In my June 2013 Blog, I shared with you a major change to the Florida Landlord &Tenant Act regarding security deposits that will require changes to your lease form. In that blog, I shared with you the new language. (To view the blog check here).
In a subsequent blog, in July, I addressed another “security deposit” issue change to the Florida Landlord &Tenant Act, namely; If the owner/landlord or its management company failed to timely send out the Notice of Intention to Impose Claim on Security Deposit, or didn’t have the proper language in the notice that is set forth in the statute, you must return the entire deposit. See that blog here for further details.
In this blog, I am sharing with you a recent case decided, July 1, 2015–Obendorf V Rasmussen. In that case, the tenant made a claim that landlord did not place the security deposit in an escrow account and therefore the landlord should not have a right to make a claim on the security deposit. The judge in Sarasota County Court ruled that although not placing the security deposit in an escrow account is a violation of Florida Statutes 83.49(1), which states that the landlord should not co-mingle the security deposit with its operating funds, however, the statute provides no penalty for such violation.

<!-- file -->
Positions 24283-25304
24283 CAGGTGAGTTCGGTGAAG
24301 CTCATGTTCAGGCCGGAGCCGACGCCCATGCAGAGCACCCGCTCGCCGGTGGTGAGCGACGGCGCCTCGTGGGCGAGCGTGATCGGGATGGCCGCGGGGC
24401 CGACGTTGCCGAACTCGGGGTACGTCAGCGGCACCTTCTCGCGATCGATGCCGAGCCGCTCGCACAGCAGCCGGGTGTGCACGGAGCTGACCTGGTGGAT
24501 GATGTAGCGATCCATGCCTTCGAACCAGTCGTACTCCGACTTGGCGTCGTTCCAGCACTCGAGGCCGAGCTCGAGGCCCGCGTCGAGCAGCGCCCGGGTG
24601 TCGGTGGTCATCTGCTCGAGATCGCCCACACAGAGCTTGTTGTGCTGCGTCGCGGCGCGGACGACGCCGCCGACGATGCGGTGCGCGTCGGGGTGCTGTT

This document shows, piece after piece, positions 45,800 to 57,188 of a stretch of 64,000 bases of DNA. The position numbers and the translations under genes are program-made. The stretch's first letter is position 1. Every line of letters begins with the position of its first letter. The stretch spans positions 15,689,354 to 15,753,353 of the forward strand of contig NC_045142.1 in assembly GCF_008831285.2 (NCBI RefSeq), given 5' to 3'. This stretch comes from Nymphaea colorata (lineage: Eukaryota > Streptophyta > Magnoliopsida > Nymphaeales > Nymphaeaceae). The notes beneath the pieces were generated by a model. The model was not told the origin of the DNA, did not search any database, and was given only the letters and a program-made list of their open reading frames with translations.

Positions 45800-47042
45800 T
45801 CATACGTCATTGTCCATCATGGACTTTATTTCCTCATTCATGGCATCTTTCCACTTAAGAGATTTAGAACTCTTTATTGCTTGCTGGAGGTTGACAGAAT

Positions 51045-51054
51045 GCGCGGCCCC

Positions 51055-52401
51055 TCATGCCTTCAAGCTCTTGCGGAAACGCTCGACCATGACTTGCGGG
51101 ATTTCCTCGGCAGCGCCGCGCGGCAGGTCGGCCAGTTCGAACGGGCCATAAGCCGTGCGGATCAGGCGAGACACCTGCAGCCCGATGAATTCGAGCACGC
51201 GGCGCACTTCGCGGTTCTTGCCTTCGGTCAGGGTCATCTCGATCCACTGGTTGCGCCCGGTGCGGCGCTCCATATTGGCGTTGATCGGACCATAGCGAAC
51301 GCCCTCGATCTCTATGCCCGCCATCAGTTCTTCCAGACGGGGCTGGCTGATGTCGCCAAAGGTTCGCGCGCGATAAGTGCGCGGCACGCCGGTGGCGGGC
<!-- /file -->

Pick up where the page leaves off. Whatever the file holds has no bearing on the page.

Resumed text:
Based on this ruling, the landlord was still allowed to make a claim on the deposit and attorneys fees and costs against the landlord were denied.
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This BLOG is to provide helpful information and should not be considered legal advice